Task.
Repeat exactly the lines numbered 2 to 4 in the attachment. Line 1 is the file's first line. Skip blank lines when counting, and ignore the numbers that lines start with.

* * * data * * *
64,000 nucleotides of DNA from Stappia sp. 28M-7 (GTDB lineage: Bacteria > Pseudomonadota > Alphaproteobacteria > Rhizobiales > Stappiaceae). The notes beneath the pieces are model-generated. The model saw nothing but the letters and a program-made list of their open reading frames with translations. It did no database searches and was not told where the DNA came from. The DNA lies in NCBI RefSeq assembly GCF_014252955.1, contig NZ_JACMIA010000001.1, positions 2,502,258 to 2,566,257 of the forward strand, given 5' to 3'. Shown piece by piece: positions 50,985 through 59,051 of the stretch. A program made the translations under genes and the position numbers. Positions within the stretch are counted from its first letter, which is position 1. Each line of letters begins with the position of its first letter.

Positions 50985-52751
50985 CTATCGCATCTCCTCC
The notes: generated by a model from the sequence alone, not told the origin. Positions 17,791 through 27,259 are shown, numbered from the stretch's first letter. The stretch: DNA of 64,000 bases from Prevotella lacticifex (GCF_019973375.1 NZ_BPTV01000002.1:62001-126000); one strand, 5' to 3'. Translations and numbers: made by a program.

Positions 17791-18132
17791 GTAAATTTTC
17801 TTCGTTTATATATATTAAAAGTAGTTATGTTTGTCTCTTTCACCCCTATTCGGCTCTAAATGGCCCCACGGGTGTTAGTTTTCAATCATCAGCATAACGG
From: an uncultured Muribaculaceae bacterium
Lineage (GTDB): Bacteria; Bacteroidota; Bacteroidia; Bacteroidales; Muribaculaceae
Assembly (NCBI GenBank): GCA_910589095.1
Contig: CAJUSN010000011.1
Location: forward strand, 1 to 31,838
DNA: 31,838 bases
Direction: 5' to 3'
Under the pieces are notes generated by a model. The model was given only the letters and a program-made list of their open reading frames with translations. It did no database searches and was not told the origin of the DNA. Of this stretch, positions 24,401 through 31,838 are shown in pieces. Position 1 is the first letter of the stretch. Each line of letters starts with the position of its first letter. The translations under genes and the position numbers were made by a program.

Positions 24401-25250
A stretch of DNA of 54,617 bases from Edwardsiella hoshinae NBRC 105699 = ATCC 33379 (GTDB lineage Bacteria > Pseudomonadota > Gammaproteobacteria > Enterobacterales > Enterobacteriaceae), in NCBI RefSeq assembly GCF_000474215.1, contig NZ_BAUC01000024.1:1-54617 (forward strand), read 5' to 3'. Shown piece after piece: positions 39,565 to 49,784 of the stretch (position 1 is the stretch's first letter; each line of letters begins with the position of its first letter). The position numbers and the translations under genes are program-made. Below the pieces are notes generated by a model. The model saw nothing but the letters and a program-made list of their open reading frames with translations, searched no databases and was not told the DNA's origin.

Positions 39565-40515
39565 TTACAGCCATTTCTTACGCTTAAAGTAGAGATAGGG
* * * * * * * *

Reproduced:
Positions 50985-52751
50985 CTATCGCATCTCCTCC
The notes: generated by a model from the sequence alone, not told the origin. Positions 17,791 through 27,259 are shown, numbered from the stretch's first letter. The stretch: DNA of 64,000 bases from Prevotella lacticifex (GCF_019973375.1 NZ_BPTV01000002.1:62001-126000); one strand, 5' to 3'. Translations and numbers: made by a program.